Punakaiki Beach, New Zealand © Maciek A / Shutterstock

Ninety Mile Beach

Venture along to the ‘far north’ of the North Island to reach the stunning Ninety Mile Beach. Its coastline begins just north of Kaitaia, stretching 88 kilometres (or 55 miles, the beach is a bit of a misnomer) towards Cape Reinga along the Aupouri Peninsula. This beach is desirable for its left-hand surf breaks, four-wheel drive accessible sands, as well as being a prime spot for fishing – there’s an abundance of snapper (a white-flesh fish) to be caught along its waters.

Car on the beach, Ninety Mile Beach, New Zealand © Dmitry Pichugin / Shutterstock

Piha

Piha is one of the most iconic beaches on Auckland’s west coast. Ruggedness is a strong part of its appeal: not only because of the turbulent wave swells that make this a desirable surfing destination, but also because this beach offers a stunning backdrop that has inspired cinematic feats – Piha was one of the key settings for the feature film The Piano.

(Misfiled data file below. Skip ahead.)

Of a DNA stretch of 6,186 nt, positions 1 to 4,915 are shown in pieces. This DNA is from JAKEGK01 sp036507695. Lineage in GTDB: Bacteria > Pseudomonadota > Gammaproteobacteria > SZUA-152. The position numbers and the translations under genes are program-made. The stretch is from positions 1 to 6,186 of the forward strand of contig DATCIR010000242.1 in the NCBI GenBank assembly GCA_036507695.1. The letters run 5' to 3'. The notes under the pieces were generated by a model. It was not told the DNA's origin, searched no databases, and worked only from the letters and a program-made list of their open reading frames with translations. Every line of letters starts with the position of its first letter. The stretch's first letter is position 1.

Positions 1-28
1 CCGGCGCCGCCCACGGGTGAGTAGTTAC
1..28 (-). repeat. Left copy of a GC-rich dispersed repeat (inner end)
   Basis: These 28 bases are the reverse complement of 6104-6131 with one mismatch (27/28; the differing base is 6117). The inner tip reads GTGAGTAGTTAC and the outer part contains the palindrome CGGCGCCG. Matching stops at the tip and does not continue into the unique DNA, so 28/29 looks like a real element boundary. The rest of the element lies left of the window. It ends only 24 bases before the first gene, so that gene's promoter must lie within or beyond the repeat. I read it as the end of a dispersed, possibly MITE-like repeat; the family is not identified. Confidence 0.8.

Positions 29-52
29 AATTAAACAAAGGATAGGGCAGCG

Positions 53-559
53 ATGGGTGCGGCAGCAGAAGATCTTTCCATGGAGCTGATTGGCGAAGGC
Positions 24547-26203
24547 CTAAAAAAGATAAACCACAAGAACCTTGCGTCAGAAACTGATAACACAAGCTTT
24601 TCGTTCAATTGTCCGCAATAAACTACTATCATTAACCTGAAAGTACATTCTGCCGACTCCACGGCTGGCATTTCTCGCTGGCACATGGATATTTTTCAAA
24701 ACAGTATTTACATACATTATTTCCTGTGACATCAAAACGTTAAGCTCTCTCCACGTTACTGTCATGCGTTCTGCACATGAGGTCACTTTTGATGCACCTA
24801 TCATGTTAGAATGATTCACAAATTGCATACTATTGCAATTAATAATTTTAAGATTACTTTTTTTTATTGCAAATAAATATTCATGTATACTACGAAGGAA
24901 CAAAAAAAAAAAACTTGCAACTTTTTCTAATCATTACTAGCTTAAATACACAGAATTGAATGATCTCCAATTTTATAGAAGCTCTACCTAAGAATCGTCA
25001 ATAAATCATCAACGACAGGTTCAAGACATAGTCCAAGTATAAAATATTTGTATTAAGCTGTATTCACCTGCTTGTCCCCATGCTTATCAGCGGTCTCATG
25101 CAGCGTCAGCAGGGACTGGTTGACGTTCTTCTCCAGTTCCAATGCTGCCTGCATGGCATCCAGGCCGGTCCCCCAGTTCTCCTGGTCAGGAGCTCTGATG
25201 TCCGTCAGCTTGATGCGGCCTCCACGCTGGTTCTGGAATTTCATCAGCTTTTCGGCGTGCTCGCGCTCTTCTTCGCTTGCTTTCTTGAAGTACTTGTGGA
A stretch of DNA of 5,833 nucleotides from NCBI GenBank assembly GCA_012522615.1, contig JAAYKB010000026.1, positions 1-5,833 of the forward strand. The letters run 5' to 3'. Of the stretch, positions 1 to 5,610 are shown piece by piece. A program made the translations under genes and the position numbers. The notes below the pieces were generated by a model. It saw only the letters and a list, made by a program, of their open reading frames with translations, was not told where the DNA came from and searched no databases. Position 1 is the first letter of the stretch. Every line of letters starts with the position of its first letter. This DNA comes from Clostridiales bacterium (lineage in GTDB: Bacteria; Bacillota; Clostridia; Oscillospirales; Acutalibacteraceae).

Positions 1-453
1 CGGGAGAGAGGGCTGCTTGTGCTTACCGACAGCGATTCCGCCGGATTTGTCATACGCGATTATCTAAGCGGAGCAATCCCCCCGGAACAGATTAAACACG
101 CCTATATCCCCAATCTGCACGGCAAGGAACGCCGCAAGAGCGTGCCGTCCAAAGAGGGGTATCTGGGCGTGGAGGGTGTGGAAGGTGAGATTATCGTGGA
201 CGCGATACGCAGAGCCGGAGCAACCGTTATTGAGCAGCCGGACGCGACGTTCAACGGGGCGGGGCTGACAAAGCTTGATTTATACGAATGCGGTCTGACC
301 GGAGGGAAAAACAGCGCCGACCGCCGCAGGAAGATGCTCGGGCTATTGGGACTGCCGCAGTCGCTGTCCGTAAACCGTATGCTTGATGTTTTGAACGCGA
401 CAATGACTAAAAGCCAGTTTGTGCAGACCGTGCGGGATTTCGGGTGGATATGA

Piha, New Zealand © Andrew Korson / Shutterstock

Whale Bay

Part of the Tutukaka Coast, Whale Bay is the place to bask at some of New Zealand’s most pristine white sands while you’re immersing yourself in a lush forested scenery. This beach is quite a good spot for picnics, swimming and snorkelling. Head to the grove-lined bushes to access several walking tracks that connect Whale Bay to Matapouri Bay and other sheltered beaches lying in between.

Whale Bay, New Zealand © Oliver Foerstner / Shutterstock

Matapouri Bay

Matapouri Bay is a white-sand beach with a peaceful estuary right on its doorstep. At low tide, the beach reveals one of its most stunning features: the Mermaid Pools, a series of picturesque rock pools which are ideal for some fresh water swimming. Walking tracks flanked by bush-lined headlands are another strong suit. The local estuary is another desirable swimming spot: it’s so safe that locals are wont to leap off its bridge during high tide to plunge into the otherwise peaceful waters.

Mermaid pools in Matapouri, New Zealand © Viktor Hejna / Shutterstock

Ohope Beach

Ohope Beach is located in the eastern Bay of Plenty just six kilometres (3.7 miles) east from the coastal town of Whakatane. With consistently warm waters and safe swimming conditions, this is a great go-to for holidaying families. You can also explore the surrounding islands by kayak or boat, and a handful of other white sand beaches are merely a quick coastal walk away.

Ohope Whakatane, New Zealand © Brian S / Shutterstock

Oriental Bay